My mom always said it wasn’t your own birthday that got to you – it was your kids’ birthdays. My little baby boy turned 21 last week. I had a birthday a couple weeks before that, and it really didn’t seem to faze me one way or the other – but looking at the young male adult before me was something different. Like most parents, it seemed just the other day that he was a wild-haired, bright-eyed, rosy cheeked little toddler exploring anything and everything within reach. And now he’s officially an adult. Yes, he still has a little more than a year of college left, and I will do whatever I can to be a support in the coming years as he tries to establish himself, but he is officially an adult.
The next day I had lunch with a former college student of mine. I have been a college minister for almost 17 years, and catching up with former students is one of the true joys in my life. This incredible young woman is in her first year of navigating life beyond college. We discussed how things were and her plans for the future. It’s a truly exciting, but also nerve-wracking, time in one’s life.
As I thought about these two people for whom I care so much making the transition to adulthood, I remembered one of the best known verses of the Bible, found in 1 Corinthians 13:11. “When I was a child, I spoke like a child, I thought like a child, I reasoned like a child; when I became an adult, I put an end to childish ways.” This letter is written to a community that is terribly divided and fighting over a wide variety of things, both big and small. In many ways, they are acting like immature children. The letter reminds them that when we try to live in God’s Spirit, we grow up. We firmly place childish behavior in the past, and learn to live as mature sisters and brothers.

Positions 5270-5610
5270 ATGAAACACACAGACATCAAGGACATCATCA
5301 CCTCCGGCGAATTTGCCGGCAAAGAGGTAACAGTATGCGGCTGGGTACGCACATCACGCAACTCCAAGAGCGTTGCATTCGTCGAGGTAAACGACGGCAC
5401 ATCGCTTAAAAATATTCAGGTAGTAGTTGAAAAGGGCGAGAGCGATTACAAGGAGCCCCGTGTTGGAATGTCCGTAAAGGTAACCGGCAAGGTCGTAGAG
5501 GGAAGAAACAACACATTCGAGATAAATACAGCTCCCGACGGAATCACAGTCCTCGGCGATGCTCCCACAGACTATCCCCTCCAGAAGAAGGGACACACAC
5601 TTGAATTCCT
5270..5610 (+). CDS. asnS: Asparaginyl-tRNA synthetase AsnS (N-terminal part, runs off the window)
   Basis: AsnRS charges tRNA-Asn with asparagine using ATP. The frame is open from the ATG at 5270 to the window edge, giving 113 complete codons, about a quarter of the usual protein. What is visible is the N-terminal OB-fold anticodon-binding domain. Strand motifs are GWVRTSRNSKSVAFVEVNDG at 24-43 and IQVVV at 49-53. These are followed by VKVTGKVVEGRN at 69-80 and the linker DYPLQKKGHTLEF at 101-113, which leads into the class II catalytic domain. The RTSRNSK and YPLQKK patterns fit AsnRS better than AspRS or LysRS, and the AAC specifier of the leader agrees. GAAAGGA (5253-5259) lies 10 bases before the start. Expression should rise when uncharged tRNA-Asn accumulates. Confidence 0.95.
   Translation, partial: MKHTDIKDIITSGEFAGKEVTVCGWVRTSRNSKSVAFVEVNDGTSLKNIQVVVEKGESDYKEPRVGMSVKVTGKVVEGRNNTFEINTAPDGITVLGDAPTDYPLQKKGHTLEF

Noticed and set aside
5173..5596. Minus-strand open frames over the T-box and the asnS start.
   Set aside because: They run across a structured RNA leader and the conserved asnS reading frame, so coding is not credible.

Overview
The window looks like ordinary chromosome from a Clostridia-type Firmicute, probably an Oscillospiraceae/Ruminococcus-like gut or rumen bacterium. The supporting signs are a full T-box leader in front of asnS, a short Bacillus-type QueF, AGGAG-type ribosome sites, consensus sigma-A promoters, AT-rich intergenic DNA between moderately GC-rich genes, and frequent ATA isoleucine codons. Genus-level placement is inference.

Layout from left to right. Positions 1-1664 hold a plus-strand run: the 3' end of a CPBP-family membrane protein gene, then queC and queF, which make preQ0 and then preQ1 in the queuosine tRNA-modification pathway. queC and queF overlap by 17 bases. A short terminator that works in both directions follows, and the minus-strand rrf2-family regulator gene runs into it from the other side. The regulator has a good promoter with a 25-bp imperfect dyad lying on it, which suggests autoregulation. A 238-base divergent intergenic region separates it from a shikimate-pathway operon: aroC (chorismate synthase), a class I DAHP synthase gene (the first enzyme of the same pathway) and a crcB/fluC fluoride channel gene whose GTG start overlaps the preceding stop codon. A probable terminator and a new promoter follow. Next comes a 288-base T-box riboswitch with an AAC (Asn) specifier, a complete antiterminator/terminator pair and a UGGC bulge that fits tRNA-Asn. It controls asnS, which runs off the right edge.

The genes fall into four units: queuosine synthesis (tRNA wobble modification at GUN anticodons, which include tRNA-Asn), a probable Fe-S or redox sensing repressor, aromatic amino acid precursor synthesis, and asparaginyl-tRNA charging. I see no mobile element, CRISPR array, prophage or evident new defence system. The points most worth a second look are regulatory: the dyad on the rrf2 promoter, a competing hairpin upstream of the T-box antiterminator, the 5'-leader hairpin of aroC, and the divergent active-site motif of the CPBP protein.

Now, my brother and I still like to pester each other, even though we are decidedly middle-aged. Sisters and brothers are still sisters and brothers, even when they are adults. They are different. They view the world differently. They engage with others in different manners. They are their own independent people. Yet, no matter how they might differ, a true sister or brother will always be there for the other. While growing up, I could pick on my little brother, but woe be to anyone else who decided to do that.
Growing up doesn’t suddenly mean we have all the answers. It doesn’t mean that we don’t have differences with each other – sometimes very deep divisions. It doesn’t mean that we live in a world of rainbows and happily ever after. It does mean we are mature enough to meet the challenges of the world, and to engage with others in a respectful manner. It’s great to see my son, and my former student, put the childish things of the world behind them, and firmly grasp the things of adulthood. I become so frustrated and discouraged when societal and political leaders act like children and refuse to find ways to work together. One wonders if anything productive can ever come out of our nation’s Capitol anymore. I hope and pray that our church, and our society – both so badly divided and so often childish – can follow the example of the children who are becoming adults in today’s world. And a little child shall lead them.